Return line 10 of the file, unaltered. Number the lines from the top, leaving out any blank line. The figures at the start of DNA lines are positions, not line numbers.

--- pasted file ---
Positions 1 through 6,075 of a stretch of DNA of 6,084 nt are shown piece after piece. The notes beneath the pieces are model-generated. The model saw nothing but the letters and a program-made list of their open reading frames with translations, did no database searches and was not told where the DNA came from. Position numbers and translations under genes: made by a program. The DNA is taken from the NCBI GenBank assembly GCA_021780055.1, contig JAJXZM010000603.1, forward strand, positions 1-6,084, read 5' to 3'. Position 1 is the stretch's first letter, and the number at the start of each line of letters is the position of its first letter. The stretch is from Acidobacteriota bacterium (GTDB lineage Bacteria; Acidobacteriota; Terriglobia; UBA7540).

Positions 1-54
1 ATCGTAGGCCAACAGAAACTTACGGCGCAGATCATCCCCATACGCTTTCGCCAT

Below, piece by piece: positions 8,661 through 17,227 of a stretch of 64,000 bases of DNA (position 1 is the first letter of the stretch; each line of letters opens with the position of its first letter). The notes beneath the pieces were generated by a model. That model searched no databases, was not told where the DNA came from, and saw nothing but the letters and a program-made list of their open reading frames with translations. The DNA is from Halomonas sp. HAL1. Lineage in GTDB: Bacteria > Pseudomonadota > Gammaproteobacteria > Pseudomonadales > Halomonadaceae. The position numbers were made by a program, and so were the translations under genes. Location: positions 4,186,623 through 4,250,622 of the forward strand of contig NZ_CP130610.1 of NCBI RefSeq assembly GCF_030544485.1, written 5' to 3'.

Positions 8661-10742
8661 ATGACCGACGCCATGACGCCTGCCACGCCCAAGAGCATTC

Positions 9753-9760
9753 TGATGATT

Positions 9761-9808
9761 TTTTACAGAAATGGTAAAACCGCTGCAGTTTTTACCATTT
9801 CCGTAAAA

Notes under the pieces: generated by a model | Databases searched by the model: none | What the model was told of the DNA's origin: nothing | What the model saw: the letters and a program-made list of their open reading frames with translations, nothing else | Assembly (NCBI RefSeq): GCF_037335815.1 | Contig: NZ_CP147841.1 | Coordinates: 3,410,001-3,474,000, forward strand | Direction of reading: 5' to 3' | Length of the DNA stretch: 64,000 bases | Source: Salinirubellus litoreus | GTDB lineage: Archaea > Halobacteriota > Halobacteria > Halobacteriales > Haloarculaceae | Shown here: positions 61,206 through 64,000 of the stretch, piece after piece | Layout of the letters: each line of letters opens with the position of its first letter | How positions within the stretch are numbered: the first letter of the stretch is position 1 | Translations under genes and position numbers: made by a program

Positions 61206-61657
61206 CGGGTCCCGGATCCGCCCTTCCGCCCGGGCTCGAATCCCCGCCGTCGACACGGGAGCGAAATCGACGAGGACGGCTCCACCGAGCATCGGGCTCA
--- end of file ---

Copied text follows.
9761 TTTTACAGAAATGGTAAAACCGCTGCAGTTTTTACCATTT